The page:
Ageing and sleep

From the age of 40 sleep cycles begin to change, with there generally being fewer hours of deep sleep present. Sleep can become more fragmented, often because of needing to go to the toilet in the night. In addition, as we age our internal (circadian) clock changes, which usually means getting tired earlier and this is where dozing off in the evening becomes quite common, which can be disruptive to sleep.

In women during the peri menopause the frequency of hot flushes and night sweats are factors which can be very disruptive to sleep (if you haven’t read it feel free to read my blog on hot flushes which has some helpful tips). Also falling oestrogen has an effect on the body’s internal clock and this can affect the quality of a woman’s sleep.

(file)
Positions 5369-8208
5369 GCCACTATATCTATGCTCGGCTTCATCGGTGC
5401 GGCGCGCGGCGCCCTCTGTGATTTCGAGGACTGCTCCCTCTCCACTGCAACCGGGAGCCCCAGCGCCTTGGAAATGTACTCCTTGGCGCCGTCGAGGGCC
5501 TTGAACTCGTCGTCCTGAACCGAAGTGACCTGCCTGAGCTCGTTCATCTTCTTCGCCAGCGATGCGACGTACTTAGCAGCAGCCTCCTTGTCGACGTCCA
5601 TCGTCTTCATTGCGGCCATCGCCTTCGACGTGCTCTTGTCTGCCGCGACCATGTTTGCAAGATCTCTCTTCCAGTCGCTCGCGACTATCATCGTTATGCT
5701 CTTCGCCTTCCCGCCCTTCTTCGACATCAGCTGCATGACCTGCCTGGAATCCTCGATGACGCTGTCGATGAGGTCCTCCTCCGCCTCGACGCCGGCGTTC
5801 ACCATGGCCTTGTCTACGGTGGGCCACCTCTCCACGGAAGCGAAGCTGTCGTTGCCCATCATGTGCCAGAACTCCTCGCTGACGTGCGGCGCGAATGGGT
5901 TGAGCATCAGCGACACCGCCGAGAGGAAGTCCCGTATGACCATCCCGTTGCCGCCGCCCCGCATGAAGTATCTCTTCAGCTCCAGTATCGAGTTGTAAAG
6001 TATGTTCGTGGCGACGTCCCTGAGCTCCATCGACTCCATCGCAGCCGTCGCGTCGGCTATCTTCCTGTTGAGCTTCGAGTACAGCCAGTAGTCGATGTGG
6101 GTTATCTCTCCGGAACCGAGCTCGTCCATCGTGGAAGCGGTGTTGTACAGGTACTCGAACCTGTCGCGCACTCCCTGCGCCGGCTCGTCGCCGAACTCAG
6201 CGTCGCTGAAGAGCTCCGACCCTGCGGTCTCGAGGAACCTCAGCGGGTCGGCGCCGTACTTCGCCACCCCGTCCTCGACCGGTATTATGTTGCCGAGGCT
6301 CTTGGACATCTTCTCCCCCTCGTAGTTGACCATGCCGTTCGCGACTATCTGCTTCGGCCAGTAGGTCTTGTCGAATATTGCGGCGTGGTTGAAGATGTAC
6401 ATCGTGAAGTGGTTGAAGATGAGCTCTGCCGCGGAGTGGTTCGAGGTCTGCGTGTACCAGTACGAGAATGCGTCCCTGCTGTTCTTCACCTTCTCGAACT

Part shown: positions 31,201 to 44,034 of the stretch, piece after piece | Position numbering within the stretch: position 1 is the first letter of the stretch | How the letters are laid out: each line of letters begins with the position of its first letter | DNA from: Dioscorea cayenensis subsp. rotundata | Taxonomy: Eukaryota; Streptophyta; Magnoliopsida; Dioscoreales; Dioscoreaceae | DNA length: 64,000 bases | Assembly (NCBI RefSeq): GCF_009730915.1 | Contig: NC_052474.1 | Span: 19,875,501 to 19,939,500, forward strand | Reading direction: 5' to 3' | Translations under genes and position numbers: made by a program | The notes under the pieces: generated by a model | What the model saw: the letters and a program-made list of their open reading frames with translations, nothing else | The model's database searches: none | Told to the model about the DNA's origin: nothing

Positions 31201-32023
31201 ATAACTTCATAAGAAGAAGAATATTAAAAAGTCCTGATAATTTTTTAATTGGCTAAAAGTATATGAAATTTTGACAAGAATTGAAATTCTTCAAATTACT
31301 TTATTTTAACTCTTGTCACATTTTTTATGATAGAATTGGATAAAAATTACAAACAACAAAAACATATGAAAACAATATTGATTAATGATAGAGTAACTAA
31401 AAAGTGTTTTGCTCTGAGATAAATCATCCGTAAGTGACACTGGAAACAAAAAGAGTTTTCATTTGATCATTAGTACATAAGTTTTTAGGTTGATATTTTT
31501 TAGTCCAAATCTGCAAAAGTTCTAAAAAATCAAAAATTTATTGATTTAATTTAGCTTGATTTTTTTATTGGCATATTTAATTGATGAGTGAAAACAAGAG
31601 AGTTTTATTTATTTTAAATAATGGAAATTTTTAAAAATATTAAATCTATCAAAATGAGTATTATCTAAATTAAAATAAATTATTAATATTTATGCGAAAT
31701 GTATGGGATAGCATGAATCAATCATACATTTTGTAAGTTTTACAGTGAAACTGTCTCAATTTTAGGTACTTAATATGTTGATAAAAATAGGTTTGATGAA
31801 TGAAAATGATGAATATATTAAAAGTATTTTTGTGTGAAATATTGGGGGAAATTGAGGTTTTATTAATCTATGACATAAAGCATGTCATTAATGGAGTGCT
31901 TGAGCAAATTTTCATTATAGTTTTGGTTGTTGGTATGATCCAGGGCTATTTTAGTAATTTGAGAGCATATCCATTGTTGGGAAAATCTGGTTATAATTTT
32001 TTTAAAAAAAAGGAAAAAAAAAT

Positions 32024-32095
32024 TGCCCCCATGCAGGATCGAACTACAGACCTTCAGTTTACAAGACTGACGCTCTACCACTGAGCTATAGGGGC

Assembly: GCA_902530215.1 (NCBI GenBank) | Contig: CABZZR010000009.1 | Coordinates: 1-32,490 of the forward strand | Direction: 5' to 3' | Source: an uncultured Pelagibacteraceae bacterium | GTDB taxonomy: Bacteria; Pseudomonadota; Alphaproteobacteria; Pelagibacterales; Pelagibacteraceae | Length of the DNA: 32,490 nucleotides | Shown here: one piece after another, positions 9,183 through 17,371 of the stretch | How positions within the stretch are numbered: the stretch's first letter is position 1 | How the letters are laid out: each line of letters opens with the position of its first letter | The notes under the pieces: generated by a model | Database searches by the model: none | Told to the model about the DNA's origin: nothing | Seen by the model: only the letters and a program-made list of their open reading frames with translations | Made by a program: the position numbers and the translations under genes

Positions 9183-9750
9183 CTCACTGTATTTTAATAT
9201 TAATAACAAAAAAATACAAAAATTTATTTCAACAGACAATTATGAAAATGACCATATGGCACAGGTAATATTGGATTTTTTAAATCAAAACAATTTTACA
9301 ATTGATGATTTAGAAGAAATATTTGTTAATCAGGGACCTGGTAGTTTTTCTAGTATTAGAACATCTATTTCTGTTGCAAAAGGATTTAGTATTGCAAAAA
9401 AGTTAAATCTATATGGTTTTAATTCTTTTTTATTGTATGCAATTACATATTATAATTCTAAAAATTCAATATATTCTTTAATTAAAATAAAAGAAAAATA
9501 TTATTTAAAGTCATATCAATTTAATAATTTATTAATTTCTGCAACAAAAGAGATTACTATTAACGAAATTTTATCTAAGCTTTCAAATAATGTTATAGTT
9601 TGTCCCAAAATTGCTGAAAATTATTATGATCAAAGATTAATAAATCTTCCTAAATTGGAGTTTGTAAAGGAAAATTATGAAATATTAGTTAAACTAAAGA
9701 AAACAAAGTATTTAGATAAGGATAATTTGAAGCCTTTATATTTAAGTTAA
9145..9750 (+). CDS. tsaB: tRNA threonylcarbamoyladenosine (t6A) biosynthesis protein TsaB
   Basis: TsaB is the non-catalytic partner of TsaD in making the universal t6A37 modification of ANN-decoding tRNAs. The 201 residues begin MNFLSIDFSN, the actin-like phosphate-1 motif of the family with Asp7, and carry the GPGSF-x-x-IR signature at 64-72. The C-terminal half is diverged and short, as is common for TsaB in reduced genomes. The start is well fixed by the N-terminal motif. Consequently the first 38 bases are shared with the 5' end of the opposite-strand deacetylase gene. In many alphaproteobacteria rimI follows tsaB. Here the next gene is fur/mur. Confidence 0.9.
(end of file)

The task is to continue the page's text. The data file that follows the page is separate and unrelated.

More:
Top tips for better sleep

But it isn’t all doom and gloom! Whatever age you are there are lots of things you can do to optimise your sleep. Good sleep hygiene can be beneficial in regulating sleep patterns and optimising the quality of sleep. Giving yourself a 7-9 hour sleep window is the first and most important step but trying these tips should also help you improve the quality of your sleep.

• Try to expose yourself to natural daylight first thing every morning, as close to waking as you can. Getting at least 20 minutes is optimal but some exposure is better than none, so if you only have a few minutes, that is just fine. Try to get as much natural sunlight in the day as you can (maybe try to take a little walk outside on your lunch break). Exposing yourself to natural light in the morning helps set the body’s natural internal clock.

• Increase magnesium rich foods in your diet, such as green leafy vegetables, butternut squash, tofu, pumpkin seeds, sesame seeds, spinach, broccoli, salmon, avocado, banana beans and pulses. Magnesium is a very calming nutrient and can be very beneficial for sleep.